Nairobi (AFP) – “The accused persons carried out a terrorist attack at Westgate Shopping Mall on September 21 by supporting a terrorist group,” the charge sheet read.
The four, who are all ethnic Somalis, are Mohammed Ahmed Abdi, Liban Abdullah, Adan Adan and Hussein Hassan.
They were remanded in custody for one week after the prosecution asked for more time for further investigations.
All the gunmen in the Westgate attack — totaling just four, not the dozen that security forces had initially reported — are understood to have died during the four-day siege.
Interpol is assisting Kenya in trying to identify four bodies suspected to be the gunmen, police said last week.
Witnesses in the mall described how the fighters stormed the crowded complex, firing from the hip and hurling grenades at shoppers and staff.
The gunmen coldly executed scores of people, with witnesses recounting how in some cases they called out to those wounded, then shot them at close range.
The Kenyan Red Cross has said some 20 people are still missing, and there are fears more bodies could be found in the wreckage of the mall.
Some of those charged were arrested in Kenya’s northwestern desert refugee camp of Kakuma, a vast settlement home to over 125,000 refugees from across the region, including Somalia.
Detectives are continuing to investigate a possible link to Norway, with Ndegwa Muhoro, head of Kenya’s Police Criminal Investigation Department, saying last week that a telephone call was made to the country from the mall during the attack.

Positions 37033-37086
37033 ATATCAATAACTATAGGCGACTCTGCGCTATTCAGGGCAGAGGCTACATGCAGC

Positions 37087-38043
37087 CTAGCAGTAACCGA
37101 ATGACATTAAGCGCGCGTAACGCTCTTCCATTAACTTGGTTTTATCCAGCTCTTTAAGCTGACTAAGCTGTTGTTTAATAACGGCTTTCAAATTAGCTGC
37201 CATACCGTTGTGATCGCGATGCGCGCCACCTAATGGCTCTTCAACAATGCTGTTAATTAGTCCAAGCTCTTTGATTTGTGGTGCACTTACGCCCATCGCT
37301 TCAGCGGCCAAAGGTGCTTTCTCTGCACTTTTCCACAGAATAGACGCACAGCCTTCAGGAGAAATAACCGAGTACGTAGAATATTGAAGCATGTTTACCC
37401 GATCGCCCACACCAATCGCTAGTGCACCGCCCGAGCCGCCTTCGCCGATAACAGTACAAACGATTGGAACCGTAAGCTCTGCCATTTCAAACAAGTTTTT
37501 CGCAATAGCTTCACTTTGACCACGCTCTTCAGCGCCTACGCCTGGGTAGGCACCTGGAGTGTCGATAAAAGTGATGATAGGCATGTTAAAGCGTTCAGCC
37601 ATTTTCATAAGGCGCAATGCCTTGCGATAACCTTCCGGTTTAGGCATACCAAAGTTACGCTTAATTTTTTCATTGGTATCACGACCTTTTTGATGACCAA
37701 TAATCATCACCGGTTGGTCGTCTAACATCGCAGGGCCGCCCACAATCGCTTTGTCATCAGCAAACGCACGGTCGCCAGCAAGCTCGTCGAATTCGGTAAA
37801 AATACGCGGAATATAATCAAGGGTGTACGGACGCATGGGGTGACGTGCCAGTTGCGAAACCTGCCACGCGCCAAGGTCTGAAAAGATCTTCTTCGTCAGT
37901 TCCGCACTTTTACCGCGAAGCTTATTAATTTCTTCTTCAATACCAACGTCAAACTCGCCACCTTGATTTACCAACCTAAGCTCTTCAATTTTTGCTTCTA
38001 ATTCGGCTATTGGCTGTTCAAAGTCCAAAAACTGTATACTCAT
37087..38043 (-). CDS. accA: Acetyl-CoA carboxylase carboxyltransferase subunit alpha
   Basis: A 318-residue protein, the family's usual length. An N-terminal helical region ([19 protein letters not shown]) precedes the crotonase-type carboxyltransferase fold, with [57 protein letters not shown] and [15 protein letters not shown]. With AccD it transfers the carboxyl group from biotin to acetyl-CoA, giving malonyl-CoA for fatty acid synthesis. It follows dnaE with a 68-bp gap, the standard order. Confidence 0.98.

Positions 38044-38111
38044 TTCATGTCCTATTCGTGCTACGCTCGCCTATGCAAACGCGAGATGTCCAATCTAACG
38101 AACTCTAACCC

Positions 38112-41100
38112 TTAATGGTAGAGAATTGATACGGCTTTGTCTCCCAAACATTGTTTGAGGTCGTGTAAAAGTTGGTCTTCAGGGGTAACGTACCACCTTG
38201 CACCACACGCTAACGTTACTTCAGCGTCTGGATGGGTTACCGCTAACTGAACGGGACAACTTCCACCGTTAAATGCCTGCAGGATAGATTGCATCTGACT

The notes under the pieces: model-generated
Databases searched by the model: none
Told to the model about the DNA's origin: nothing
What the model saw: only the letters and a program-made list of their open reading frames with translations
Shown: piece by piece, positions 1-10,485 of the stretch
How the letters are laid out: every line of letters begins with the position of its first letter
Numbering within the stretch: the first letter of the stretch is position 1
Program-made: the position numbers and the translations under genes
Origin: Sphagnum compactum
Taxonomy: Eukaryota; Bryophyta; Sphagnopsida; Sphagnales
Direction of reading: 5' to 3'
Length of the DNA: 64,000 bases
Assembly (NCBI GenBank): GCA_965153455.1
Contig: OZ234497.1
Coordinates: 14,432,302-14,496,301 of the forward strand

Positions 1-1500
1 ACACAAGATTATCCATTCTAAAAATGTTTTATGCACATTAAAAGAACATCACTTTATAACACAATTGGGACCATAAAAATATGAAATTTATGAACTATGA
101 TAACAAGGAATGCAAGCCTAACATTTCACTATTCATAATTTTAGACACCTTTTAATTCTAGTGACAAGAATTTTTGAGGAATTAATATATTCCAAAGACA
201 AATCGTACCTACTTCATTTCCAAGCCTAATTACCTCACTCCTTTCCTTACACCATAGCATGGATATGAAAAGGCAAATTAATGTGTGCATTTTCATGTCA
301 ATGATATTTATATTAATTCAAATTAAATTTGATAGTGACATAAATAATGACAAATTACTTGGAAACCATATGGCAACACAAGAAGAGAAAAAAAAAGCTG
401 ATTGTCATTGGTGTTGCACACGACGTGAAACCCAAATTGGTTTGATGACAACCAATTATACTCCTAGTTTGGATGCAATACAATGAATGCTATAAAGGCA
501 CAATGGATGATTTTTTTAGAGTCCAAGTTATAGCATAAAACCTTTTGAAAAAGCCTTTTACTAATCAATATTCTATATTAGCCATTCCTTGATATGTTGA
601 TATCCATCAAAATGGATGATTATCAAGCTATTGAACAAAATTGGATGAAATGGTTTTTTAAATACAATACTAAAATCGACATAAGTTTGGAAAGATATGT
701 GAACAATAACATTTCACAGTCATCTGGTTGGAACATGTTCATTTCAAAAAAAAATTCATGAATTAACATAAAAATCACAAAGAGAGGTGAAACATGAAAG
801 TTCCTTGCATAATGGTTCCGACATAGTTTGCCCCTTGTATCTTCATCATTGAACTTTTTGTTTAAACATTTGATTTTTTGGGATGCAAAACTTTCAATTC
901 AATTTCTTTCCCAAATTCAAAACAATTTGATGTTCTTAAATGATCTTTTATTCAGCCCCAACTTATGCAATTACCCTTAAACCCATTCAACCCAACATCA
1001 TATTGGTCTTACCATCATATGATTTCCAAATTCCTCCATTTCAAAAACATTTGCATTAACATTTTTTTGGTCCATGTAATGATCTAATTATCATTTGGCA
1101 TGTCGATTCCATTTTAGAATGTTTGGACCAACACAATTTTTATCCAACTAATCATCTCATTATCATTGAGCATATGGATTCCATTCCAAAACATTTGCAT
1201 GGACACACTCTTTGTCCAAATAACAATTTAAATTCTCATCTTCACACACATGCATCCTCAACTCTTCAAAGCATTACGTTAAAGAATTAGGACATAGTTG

A Norwegian citizen of Somali origin is suspected of being one of the attackers, a 23-year-old named in media reports as Hassan Abdi Dhuhulow.
Norway’s PST intelligence agency has said it has investigated reports about the possible involvement of a Norwegian of Somali origin in both planning and carrying out the attack, but has declined to comment if Dhuhulow was involved.
After the attack, the Shebab threatened further attacks against Kenya, after Nairobi refused to pull its troops out of Somalia, warning that “rivers of blood will flow in Nairobi.”
Kenya invaded southern Somalia to attack Shebab bases two years ago, and later joined the 17,700-strong African Union force deployed in the country.
In Somalia, efforts continue to target the Shebab, with a U.S. drone strike killing the extremists’ top suicide bomb-maker last week.
The missile strike follows a raid by U.S. Navy SEALS on Somalia’s southern port of Barawe in early October that failed to hit its alleged target: a senior Shebab militant leader and Kenyan of Somali origin called Abdulkadir Mohamed Abdulkadir, also known as Ikrima.